History Research
Slavery, History, Memory and Reconciliation

Historians have long known that when Jesuits established missions in St. Louis and southern Louisiana, they relied on the labor of enslaved people to help those missions survive. This history is a source of shame for Jesuits today. We deeply regret Jesuits’ participation in this evil institution. No one today can reconcile these actions with the current teaching of the Church or with our commitments as Jesuits, but they are an undeniable part of our history. We are called now to an intentional response, one made in collaboration with those in our communities who continue to suffer from the consequences of slavery.

Old St. Francis Xavier Church

St. Francis Xavier College Church opened the gallery labeled in this picture as a “chapel for the negroes” in 1858. 
Black Catholics in St. Louis, including those enslaved by the Jesuits at Saint Louis University, 
worshipped there for many years. Later, many became members of St. Elizabeth’s Parish when it opened in 1873.

In the fall of 2016, the Jesuits USA Central and Southern Province and Saint Louis University committed financial resources and personnel for a focused study of the history of Jesuit slaveholding in the province. Province personnel are collaborating with institutions in Alabama, Louisiana and Missouri, the states where Jesuits held people in slavery, to learn the full truth of our history related to slavery and the lives of the men and women who were enslaved.  

Researchers have made significant advances and learn more every day. We now know many more names of the enslaved and more of what their lives were like. We've also made progress on tracing their family lineage. A preliminary report of research findings was released in May 2018. The following month, Research Coordinator Kelly Schmidt presented her initial findings to the members of the Jesuits USA Central and Southern Province. Following her presentation, a trio of Jesuit colleagues offered their insights on what it meant to them as people of color, to learn that Jesuits were part of the institution of slavery. Videos of both the presentation of findings and the panel response are available at the bottom of this page.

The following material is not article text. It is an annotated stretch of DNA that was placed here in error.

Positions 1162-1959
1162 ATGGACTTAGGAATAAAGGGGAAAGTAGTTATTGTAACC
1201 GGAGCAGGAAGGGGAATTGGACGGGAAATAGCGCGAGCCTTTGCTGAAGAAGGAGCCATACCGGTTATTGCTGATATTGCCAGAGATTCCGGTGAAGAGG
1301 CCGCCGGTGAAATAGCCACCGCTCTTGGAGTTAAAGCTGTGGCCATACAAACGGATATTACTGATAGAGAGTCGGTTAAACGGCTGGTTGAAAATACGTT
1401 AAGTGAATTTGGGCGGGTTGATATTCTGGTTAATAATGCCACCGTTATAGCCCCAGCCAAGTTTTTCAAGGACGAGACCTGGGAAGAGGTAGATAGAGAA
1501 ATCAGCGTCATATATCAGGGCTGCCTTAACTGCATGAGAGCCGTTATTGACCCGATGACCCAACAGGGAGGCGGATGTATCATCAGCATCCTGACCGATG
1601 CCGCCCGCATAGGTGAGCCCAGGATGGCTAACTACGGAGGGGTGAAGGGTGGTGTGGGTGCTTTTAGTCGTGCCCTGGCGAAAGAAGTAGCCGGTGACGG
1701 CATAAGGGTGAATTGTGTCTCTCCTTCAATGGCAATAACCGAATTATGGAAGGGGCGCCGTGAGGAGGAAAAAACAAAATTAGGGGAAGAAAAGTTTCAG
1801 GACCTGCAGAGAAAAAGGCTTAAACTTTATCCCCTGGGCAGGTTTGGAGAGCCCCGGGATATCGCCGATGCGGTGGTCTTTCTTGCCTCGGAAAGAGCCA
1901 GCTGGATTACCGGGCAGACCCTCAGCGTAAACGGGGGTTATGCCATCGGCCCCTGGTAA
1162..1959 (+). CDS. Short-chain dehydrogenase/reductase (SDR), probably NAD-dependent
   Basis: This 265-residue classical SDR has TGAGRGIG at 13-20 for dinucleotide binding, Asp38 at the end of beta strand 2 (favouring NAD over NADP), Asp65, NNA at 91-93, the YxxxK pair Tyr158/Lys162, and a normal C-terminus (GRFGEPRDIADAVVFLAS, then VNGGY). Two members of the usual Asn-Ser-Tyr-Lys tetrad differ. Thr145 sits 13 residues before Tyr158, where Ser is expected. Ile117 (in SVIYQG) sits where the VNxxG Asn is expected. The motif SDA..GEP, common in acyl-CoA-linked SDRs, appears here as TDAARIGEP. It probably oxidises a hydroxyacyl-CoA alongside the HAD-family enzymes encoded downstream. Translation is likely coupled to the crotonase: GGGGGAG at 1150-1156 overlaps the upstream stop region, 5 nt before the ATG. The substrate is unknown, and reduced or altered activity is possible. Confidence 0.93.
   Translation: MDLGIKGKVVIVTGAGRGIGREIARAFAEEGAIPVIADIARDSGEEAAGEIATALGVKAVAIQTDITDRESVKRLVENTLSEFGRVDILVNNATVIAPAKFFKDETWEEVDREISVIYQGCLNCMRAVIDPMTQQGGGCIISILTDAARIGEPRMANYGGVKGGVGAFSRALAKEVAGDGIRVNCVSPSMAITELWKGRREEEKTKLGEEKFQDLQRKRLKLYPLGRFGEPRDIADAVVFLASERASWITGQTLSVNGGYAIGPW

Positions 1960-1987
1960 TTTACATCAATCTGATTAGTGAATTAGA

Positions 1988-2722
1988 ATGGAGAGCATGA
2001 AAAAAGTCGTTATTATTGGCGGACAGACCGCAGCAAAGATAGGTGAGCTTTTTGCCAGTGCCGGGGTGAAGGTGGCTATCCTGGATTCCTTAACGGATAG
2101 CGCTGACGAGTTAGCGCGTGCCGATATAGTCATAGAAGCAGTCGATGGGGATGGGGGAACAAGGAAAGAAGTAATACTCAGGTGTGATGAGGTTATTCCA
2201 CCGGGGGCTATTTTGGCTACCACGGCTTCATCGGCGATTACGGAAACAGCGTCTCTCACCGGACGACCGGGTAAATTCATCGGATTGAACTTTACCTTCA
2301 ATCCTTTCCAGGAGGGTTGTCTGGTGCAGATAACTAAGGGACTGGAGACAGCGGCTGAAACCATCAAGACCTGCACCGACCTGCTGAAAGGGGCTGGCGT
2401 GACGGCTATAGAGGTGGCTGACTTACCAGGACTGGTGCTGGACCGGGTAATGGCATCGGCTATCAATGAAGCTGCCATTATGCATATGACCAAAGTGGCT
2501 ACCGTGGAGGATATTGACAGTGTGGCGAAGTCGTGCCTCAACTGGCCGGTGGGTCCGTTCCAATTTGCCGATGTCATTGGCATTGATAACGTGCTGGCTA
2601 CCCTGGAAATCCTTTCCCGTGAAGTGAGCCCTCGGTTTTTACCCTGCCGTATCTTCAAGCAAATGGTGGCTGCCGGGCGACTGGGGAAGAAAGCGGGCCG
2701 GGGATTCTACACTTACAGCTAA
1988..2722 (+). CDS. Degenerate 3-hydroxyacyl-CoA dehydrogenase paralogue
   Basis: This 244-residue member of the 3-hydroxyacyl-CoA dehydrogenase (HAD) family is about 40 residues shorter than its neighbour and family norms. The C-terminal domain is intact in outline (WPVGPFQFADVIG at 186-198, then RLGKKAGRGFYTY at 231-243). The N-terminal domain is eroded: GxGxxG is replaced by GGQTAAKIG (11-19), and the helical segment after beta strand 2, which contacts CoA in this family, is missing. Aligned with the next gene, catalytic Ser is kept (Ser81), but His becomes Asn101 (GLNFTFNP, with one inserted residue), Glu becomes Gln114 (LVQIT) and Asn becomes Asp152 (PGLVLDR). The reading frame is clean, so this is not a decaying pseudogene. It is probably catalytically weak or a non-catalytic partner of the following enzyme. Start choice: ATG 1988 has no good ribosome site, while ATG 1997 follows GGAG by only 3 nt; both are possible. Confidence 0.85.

The pages listed in the sidebar to the right contain information about the research and its findings to date. This information will be updated periodically, because one goal of this project is to share what we learn, especially with the descendants of the men and women whose forced labor enabled the Missouri and New Orleans Missions to flourish. In time, we anticipate working with descendants to create a separate, searchable database, which will allow them to learn about their family heritage. 

If you have information to contribute to this knowledge base or want to learn more, please contact the research team at HistoryResearch@Jesuits.org or call 314-376-2440. 

Next Section - Purpose of this Research


Research Findings

The Panel's Response




Purpose of the Research Process Historical Overview Moving Forward One Story: Matilda Tyler Contribute to the Research Connecting with Descendants Contact Us Status Report


Our Lady of the Oaks Retreat House
Our Lady of the Oaks Retreat House, located in Grand Coteau, La., has provided a beautiful setting for retreats since 1938.